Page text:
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We have a application written in C#, using WPF. It has a timer based activation event which leads to some drawing in a DirectX context.

All seems well, until we open child window, and move it around the screen. The timing seems to coincide with the timer getting fired, but at that moment, the entire screen (even other applications) seem to freeze, and the user is unable to click anywhere.

The normal operation resumes from the exact same point where it froze if one presses ALT+TAB key combination. During the frozen state, there is no rise in CPU/memory utilization which leads me to suspect some kind of blocking on the main thread.

Normally, if my application hangs in the middle of some operation, I'd go, press pause from Visual Studio, and see the thread view in the debugger. This gives me sufficient idea on which call is the culprit.

But in this case, if I press ALT+TAB to switch to IDE, my application resumes it's normal execution. If I place my IDE on secondary screen and try to click (without the need to press ALT+TAB), it appears to be frozen as well (As I previously mentioned, entire desktop seems to be frozen to mouse clicks. Mouse movement however is normal)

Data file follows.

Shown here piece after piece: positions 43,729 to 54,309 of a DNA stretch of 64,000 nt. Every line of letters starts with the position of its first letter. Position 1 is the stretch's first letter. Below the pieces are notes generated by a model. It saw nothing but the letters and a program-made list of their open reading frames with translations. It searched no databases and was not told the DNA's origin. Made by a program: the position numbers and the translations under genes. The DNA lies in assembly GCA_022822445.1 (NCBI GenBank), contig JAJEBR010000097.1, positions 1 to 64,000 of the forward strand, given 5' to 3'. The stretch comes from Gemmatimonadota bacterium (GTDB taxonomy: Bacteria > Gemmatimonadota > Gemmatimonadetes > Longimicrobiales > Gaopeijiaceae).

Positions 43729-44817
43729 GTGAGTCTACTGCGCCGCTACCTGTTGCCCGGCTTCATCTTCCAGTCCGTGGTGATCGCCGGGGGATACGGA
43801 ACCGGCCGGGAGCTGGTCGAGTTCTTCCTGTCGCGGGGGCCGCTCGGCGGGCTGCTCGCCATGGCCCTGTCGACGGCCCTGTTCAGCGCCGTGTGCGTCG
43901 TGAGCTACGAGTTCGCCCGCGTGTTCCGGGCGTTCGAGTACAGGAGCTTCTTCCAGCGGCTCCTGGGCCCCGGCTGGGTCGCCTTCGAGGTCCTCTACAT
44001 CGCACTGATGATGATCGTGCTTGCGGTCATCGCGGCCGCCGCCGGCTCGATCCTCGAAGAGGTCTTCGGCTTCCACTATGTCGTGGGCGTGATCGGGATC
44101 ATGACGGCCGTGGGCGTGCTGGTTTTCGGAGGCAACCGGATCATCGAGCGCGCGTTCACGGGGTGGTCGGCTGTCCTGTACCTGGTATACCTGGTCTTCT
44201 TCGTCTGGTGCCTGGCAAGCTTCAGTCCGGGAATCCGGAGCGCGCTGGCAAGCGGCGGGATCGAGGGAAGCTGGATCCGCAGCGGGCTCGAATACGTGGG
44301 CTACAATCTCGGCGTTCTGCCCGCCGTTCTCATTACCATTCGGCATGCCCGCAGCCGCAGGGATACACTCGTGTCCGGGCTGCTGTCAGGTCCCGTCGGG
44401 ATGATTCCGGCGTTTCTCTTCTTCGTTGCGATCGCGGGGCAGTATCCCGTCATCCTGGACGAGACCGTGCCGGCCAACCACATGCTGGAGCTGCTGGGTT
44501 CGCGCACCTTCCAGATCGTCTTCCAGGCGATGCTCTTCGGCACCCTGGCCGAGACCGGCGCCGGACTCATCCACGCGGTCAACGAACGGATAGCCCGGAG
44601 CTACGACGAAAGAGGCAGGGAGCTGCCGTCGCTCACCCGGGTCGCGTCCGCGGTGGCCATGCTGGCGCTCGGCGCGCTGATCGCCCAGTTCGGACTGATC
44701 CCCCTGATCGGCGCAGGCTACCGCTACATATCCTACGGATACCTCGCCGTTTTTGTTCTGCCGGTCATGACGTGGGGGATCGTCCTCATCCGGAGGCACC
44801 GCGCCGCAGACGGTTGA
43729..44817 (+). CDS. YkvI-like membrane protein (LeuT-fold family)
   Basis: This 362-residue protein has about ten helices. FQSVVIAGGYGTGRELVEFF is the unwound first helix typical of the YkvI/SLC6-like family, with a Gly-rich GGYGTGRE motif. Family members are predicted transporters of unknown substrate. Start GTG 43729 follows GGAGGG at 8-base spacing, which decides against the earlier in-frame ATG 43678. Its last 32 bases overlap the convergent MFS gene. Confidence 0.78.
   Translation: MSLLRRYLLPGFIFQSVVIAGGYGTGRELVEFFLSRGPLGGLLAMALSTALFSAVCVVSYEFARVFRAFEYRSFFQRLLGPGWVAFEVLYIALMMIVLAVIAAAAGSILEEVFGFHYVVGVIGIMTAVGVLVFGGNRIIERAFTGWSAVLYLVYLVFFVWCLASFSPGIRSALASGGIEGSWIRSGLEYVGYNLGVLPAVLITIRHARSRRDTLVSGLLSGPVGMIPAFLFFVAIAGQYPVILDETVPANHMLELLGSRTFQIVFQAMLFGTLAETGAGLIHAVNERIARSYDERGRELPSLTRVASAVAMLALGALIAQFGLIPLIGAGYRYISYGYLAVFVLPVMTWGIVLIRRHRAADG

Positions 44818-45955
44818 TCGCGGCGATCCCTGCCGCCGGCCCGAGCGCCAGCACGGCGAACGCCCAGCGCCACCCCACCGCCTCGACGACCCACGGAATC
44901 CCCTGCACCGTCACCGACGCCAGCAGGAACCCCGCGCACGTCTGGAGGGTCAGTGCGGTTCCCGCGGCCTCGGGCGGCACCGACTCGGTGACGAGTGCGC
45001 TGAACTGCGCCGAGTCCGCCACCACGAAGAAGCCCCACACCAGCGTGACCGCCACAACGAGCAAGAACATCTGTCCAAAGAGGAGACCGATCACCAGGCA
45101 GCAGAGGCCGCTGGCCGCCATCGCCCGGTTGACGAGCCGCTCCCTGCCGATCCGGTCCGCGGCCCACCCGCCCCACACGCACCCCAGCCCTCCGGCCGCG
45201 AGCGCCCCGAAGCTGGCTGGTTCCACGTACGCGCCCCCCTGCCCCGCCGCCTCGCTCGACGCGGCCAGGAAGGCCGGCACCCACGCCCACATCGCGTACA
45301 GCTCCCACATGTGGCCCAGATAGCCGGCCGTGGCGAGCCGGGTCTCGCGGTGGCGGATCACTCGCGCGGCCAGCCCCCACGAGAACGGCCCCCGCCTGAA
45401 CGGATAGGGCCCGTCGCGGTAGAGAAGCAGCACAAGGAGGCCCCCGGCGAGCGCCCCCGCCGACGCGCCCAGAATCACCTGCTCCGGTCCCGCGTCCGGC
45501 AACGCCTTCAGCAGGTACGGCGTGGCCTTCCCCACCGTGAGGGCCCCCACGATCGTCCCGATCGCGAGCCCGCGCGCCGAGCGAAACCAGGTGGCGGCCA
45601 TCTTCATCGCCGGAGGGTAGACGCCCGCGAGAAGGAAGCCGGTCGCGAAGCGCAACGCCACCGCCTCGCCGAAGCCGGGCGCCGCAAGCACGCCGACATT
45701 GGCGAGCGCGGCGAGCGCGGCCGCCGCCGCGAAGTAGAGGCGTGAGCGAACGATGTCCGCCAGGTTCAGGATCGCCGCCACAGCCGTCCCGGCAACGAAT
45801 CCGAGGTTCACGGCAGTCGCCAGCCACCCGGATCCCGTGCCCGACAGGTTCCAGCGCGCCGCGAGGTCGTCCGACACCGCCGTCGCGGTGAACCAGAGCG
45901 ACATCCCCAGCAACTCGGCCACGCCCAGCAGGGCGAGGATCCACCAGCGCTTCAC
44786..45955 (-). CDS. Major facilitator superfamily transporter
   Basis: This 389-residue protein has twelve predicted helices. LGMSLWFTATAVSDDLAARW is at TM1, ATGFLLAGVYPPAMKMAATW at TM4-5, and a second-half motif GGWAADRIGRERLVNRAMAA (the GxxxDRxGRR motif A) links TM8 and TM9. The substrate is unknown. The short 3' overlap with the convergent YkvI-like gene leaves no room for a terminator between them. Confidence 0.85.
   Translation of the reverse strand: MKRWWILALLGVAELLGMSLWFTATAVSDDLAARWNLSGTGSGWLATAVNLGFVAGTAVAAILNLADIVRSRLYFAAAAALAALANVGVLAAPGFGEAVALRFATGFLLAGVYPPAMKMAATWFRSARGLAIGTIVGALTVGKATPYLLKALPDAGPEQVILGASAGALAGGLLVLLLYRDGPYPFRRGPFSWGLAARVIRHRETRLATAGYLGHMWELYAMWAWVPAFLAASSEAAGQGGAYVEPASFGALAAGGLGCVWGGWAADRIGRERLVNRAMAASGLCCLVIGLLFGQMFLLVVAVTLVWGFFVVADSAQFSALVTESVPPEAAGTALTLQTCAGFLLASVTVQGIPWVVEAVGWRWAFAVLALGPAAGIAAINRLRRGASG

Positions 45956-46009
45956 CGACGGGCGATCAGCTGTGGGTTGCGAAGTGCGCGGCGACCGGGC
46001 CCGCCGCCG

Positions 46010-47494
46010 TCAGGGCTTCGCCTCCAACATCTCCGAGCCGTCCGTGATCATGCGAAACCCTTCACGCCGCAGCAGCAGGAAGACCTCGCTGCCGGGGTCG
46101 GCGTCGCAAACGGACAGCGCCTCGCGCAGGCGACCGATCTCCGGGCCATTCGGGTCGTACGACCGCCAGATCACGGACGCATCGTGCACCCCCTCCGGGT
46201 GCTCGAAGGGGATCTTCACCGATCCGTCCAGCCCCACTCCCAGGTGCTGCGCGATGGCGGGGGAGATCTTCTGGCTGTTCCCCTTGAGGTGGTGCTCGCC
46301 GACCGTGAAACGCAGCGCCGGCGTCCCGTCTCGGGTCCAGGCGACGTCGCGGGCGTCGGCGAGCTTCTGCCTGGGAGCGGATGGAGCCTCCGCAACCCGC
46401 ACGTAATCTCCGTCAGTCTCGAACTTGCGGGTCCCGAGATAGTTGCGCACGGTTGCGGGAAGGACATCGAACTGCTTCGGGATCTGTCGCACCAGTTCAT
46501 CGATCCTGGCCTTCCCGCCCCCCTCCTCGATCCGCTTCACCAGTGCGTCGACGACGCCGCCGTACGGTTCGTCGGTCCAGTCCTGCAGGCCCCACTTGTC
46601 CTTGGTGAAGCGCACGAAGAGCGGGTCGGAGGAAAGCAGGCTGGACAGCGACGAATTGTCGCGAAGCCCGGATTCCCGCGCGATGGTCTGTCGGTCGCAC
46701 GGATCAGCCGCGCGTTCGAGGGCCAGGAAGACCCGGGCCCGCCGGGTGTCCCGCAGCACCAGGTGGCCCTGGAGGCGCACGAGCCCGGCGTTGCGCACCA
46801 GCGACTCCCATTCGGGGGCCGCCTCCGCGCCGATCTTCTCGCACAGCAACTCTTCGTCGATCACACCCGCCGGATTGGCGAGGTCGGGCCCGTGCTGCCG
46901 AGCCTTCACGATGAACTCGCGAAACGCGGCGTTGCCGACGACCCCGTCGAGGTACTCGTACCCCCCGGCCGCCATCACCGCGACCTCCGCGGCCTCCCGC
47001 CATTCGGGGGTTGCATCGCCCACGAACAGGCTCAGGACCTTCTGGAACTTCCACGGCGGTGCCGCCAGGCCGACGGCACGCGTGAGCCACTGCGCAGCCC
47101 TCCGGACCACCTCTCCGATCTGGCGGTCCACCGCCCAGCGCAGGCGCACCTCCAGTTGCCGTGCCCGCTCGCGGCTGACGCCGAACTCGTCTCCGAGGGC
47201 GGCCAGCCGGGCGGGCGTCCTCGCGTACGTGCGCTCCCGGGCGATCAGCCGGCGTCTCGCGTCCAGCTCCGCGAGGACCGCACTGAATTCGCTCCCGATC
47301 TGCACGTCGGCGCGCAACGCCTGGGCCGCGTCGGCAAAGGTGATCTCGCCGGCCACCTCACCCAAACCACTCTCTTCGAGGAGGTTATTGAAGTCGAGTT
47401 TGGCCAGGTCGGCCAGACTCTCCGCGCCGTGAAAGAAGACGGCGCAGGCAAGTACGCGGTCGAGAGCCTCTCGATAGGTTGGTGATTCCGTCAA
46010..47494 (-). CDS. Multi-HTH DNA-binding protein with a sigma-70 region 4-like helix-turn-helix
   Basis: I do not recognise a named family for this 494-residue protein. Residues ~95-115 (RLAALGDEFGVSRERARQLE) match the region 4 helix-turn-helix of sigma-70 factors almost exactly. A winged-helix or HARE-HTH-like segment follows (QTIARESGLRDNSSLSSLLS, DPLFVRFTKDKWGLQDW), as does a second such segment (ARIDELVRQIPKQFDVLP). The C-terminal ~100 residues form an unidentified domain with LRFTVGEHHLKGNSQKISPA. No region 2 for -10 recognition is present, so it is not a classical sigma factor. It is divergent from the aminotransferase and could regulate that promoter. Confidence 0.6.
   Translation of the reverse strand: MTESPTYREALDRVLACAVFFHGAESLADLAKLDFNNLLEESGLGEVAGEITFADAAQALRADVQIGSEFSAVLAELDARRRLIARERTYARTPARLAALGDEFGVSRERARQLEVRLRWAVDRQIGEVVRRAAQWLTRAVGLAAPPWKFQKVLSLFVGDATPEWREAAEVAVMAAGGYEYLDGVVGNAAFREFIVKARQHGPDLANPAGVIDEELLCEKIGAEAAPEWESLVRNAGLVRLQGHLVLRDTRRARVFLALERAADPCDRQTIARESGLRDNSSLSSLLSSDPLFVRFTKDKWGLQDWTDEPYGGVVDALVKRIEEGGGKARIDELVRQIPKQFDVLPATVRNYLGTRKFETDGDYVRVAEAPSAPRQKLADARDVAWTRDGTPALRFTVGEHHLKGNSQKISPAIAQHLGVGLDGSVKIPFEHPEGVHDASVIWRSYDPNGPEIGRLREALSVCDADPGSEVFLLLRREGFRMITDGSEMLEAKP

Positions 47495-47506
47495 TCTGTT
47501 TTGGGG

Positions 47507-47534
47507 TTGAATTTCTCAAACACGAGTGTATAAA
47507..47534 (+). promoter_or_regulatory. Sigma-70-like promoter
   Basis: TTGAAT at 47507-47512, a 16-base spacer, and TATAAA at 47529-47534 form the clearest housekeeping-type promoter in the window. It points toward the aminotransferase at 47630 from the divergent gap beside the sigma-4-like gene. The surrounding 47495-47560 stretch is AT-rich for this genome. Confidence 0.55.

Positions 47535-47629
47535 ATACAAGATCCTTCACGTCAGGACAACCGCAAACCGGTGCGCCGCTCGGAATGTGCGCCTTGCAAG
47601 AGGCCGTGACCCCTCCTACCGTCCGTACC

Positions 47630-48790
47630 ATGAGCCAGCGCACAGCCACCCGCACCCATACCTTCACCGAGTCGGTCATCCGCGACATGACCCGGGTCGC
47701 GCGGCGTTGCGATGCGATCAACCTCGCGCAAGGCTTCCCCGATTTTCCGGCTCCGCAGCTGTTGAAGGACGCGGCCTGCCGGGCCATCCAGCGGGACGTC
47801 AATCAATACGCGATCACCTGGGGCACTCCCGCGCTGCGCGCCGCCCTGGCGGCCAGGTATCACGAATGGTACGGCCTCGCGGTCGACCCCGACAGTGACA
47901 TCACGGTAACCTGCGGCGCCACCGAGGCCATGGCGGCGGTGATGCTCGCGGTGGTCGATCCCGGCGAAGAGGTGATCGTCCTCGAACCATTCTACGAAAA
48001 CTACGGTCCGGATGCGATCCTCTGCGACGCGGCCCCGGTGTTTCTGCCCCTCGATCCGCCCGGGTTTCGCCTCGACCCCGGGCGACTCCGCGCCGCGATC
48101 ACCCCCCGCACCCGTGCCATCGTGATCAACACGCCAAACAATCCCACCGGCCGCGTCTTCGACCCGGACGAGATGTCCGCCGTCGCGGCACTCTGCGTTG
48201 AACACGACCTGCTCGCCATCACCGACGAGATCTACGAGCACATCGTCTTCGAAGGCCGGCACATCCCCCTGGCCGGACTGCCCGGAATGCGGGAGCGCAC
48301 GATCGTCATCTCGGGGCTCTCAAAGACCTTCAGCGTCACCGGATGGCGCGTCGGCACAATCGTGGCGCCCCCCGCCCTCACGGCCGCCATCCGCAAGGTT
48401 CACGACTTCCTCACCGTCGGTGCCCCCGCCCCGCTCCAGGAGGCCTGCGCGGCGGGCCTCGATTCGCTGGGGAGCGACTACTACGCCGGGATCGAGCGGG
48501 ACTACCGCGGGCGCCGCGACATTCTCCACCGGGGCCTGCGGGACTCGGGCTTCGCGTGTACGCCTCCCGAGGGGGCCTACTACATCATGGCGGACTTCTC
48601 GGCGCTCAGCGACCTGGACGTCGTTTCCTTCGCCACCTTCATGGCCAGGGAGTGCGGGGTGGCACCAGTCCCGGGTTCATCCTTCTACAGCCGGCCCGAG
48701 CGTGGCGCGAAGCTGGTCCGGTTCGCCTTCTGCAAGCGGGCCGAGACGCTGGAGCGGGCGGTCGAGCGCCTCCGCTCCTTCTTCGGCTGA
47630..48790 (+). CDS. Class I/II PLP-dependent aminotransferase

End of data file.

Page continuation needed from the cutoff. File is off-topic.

Any one faced/aware of a similar problem, and on how can I go on debugging it ?

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2 Answers 2

Try using a BackgroundWorker process to run your timer in the background. I was having the exact same issue, and I used the BackgroundWorker and it fixed my issue. Here is some sample code to get you started:

BackgroundWorker bw = new BackgroundWorker();
bw.DoWork += new DoWorkEventHandler(bw_DoWork);
bw.RunWorkerCompleted += new RunWorkerCompletedEventHandler(bw_RunWorkerCompleted);

private void bw_DoWork(object sender, DoWorkEventArgs e)
     //Do Stuff Here            

private void bw_RunWorkerCompleted(object sender, RunWorkerCompletedEventArgs e)
     //Do an action when complete

Just wrap that in your timers tick event and everything should function as needed.

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The problem is your using a single thread. You need to offload the work to another thread. ie: ThreadPool.QueueUserWorkItem or use the newer Task model, or the Dispatcher.Invoke ...

Just make sure you marshal any UI back to the UI thread when your done or it will GPF on you.

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It is because the code in the background thread has a call: (dispatcher.Invoke(new Action(delegate { }), DispatcherPriority.Background);. This causes property change notifications and well, the reason to have that call is to instantly update the UI. Why should this block the entire app in a way that is only resolved by doing an ALT+TAB ? Any insights? –  coolantz Jan 7 '11 at 10:23
dispatcher.Invoke() can block. However, there is an overloaded version with a timeout parameter, that came extremely Handy. There's also a BeginInvoke, but for me the operation either should be performed or call it quits, so that is what I used. It does not freeze up anymore. –  coolantz Jan 20 '11 at 9:45

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